I’ve had a busy week, but better late than never! Here’s a summary of fat characters in films I saw over the past month but didn’t write about.
The Lady Eve (1941, dir. Preston Sturges)
Classic screwball romantic comedy in which con artist Jean (Barbara Stanwyck) tries to swindle wealthy nerd Charles (Henry Fonda) and loses her heart in the process. Two father figures in the movie are fat men: the Colonel (Charles Coburn), Jean’s partner in crime who pretends to be her father, is debonair yet heartless; Horace (Eugene Palette), Charles’ tycoon father, is a blustering blue-collar type who made a fortune by brewing the Ale that Won for Yale.
Midnight Special (2016, dir. Jeff Nichols)
In this moody sci-fi drama about a Kid with Powers, there’s a small role of a child psychologist (Dana Gourrier) who is a competent, serious professional who does her job in an intense, high-security military setting and just happens to be fat. And that’s it. Which is fine by me.
Faces (1968, dir. John Cassavetes)
Dang, this is a good movie. A cinema verite look at a crumbling marriage over the course of a night, as Richard (John Marley) spends the night with Jeannie (Gena Rowlands) a sex worker he frequently patronizes, while his wife Maria (Lynn Carlin) picks up Chet (Seymour Cassel) a playboy she and her friends meet at a club. Although all the characters in the film are portrayed as lonely people desperate for some way to remedy the emptiness of their lives, a few fat minor characters come across as particularly pathetic. Maria’s friend Florence (Dorothy Gulliver) practically begs Chet to pay attention to her, while two of Jeannie’s other clients (Fred Draper and Val Avery) become angry to the point of aggression when threatened by Richard’s presence in Jeannie’s home.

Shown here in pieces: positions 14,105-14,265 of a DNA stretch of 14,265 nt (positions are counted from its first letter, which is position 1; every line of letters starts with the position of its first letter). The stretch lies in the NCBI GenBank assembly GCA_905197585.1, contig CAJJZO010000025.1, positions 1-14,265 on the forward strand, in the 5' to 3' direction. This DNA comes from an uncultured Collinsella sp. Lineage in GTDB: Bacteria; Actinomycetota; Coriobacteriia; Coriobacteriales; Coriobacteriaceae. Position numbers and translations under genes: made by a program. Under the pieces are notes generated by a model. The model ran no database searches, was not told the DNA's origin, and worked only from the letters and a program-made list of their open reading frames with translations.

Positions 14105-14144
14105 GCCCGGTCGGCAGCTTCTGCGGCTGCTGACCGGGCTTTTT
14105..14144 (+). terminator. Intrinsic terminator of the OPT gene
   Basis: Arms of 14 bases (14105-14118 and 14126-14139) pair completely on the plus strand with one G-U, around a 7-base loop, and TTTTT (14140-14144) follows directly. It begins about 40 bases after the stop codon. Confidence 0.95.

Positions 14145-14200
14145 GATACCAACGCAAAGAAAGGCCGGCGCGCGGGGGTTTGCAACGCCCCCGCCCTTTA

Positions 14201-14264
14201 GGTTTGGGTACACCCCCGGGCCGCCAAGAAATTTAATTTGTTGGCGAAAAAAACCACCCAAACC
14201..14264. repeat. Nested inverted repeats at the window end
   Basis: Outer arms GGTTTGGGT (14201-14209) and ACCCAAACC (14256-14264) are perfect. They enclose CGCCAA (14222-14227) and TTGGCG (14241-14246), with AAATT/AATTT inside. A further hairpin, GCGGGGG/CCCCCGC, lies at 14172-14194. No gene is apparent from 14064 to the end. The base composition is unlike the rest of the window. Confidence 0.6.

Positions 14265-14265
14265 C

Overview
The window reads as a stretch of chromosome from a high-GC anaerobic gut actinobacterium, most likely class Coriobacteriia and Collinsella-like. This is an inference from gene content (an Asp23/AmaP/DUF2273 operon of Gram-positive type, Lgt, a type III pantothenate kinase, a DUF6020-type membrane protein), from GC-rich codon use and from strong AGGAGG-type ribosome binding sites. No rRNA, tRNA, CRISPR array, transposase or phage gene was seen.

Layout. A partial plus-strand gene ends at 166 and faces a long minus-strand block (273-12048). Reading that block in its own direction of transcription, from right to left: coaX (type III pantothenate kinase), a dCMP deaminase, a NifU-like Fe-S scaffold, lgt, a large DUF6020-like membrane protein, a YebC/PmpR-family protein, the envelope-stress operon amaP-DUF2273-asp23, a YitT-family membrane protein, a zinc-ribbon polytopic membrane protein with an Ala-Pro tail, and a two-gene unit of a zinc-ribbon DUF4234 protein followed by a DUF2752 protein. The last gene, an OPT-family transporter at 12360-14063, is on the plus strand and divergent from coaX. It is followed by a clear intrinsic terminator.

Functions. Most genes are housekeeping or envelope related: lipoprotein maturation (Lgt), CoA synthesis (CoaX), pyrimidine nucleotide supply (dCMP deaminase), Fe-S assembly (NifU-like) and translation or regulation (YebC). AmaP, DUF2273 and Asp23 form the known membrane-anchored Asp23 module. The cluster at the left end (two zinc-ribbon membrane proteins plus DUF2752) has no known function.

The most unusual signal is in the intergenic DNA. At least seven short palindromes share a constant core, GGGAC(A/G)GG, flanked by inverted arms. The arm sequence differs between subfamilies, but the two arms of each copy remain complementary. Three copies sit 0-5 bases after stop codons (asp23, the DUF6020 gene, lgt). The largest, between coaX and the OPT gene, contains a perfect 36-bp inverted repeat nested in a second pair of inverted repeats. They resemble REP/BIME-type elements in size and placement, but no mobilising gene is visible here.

Ma Vie en Rose (1997, dir. Alain Berliner)
This is a sweet film about Ludo (Georges du Fresne), a transgender 7 year old who wants to be accepted as a girl. Unsurprisingly, this is easier said than done, as her family and community react to her love of dresses and dolls with confusion and disapproval. The repercussions of transphobia on her family as a whole largely come from Albert (Daniel Hanssens), a fat man who is Ludo’s father’s boss. He is rather conservative, and is scandalized when Ludo holds a play-wedding wherein she “marries” his son Jerome (Julien Riviere), putting her father’s job in jeopardy.